Sales of Champagne hit a new high in 2017, with turnover setting a new record at €4.9bn ($6bn), according to the Comité Champagne. The sales were driven by exports, which were up €2.8bn or 6.6% compared with 2016.
Notably, while the UK remains the number two market for Champagne by value, sales fell by 5.7% - or €20m - thanks to the ‘Brexit effect’, with volumes down 11%. Sales in France itself were stable, while value increased slightly in Germany, Italy grew by 9.7%.
But spectacular growth was to be found in Asia, where overall volumes were up 15.5% in volume and 19.2% in value.
“Our future is in the USA, Japan and China, but not in Europe,” Jean-Marie Barillère, President of Comité Champagne told a press conference at ProWein, adding that growth was coming from the USA, Australia, Korea, Japan and Russia in particular. “Champagne’s volume can’t increase, so we need to maintain value.”
The US remains the number one export by value (€586m), an increase of 8.5%. Japan is in third place, showing strong growth in both volume (17.6%) and value (21.3%). The ‘Chinese triangle’ of China, Hong Kong and Taiwan showed growth of 26.7% in value.
“We’ll keep up the work was have done so far,” said Barillère. “We have a lot of work to do, such as tasting events. This is on the way – but China is a huge country.”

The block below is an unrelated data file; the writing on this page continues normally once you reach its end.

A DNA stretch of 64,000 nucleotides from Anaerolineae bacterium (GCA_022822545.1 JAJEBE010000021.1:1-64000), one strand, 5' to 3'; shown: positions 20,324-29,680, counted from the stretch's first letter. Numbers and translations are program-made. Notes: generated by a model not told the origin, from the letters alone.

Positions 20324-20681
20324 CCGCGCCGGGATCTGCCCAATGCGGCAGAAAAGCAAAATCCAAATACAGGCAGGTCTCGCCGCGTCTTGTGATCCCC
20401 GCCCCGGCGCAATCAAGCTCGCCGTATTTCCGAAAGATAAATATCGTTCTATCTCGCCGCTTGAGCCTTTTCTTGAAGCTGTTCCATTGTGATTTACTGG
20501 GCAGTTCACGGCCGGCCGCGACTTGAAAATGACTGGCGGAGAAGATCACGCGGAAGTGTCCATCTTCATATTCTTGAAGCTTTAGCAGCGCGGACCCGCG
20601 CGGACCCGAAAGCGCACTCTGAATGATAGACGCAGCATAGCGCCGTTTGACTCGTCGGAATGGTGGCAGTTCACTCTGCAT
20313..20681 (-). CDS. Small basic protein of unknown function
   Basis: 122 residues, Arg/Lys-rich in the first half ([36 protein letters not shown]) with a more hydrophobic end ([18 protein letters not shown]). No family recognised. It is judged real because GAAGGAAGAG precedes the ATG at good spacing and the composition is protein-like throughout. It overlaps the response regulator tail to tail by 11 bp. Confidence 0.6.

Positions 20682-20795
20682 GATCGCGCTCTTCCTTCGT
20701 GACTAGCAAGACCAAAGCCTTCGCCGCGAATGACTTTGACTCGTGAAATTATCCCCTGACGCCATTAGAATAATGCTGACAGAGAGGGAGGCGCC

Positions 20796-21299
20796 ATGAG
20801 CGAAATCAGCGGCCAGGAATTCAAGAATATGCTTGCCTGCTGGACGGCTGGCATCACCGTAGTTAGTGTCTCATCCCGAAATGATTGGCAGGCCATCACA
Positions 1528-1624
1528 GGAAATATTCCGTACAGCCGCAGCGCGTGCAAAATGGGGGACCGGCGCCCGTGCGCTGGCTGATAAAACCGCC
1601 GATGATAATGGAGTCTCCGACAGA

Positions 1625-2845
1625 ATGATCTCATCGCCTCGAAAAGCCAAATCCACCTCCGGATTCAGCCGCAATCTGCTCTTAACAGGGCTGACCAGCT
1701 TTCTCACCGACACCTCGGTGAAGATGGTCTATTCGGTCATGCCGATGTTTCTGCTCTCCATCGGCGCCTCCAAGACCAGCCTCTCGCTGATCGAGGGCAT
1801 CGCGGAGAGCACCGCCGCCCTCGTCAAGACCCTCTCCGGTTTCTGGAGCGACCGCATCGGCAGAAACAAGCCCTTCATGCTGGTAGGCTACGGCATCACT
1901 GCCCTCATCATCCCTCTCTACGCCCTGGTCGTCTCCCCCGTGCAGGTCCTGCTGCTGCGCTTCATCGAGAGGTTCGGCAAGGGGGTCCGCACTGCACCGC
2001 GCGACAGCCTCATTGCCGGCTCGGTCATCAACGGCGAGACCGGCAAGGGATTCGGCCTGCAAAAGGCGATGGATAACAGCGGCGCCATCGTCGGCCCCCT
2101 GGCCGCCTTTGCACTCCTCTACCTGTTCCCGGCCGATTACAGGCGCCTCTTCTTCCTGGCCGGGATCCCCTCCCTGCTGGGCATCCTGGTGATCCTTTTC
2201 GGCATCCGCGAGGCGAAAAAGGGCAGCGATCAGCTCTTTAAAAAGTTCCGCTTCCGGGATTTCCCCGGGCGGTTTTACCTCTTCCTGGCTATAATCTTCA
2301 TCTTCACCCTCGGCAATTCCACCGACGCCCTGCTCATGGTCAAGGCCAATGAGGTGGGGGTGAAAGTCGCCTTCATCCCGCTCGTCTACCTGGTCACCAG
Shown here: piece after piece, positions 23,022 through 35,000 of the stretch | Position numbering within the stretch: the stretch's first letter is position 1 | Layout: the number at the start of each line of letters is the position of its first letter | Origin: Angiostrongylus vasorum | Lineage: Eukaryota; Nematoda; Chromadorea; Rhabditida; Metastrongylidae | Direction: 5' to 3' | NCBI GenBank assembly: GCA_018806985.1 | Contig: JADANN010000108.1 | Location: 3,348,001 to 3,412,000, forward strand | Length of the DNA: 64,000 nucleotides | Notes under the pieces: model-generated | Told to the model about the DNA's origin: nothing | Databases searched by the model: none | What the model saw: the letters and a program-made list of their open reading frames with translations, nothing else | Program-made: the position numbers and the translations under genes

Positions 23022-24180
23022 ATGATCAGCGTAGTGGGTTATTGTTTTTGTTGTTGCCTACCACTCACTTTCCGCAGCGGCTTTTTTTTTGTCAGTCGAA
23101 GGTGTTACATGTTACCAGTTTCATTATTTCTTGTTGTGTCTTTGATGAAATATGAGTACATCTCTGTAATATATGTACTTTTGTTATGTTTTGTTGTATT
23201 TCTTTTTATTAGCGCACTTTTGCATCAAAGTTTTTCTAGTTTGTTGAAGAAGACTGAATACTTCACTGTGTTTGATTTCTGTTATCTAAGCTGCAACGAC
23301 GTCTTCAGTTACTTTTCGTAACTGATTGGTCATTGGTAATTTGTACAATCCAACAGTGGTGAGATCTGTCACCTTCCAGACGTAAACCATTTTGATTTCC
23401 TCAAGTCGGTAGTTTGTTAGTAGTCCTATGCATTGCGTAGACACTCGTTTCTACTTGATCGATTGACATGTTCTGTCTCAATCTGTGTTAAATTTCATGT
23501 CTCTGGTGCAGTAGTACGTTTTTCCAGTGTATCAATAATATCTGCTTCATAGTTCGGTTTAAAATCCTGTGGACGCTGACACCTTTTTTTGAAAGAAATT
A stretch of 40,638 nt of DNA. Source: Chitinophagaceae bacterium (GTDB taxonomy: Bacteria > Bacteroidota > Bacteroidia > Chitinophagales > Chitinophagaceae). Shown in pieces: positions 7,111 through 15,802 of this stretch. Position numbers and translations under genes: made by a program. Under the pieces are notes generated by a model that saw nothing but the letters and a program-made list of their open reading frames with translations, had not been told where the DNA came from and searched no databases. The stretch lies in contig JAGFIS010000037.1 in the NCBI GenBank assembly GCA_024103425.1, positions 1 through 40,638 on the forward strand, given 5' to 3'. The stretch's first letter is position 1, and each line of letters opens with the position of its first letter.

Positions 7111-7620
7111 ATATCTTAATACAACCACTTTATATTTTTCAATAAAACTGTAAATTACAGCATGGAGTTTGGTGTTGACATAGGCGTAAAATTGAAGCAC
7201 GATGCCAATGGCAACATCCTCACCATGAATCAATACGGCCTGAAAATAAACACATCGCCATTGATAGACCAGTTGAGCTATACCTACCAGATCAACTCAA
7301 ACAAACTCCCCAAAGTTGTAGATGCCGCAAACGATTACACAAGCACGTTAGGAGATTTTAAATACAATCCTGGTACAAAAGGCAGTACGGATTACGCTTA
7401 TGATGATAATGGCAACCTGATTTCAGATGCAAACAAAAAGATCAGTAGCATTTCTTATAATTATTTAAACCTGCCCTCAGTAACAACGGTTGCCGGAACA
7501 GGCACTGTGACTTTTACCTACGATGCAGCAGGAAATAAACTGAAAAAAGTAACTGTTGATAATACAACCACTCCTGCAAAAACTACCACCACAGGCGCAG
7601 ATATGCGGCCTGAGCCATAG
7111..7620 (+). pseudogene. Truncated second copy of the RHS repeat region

Exports to South Korea were even more remarkable, with a growth of 39.5% in value, with sales topping the million bottle mark for the first time.
Barillère noted that the countries that were proving excellent destinations for Champagne were those whose economies were doing well. “You need to have good morale and a good economy,” he said.
The success was not shared equally by everyone in Champagne, he admitted in response to a press question about who in the region was seeing the growth. “It’s quality houses and co-ops – those in the lower range are suffering,” he said. Barillère added that the gains were going to the most dynamic wineries.
As for the future, both he and Maxime Toubart of Comité Champagne, said that the region was focusing on sustainability and looking at ways to lower pesticide use. Attracting investment is another issue.
“We want our region to be a region where people feel comfortable investing,” said Toubart.
With such financial results, Champagne has no doubt achieved that. Since 2005, regional turnover has risen by €1bn and growth remains strong.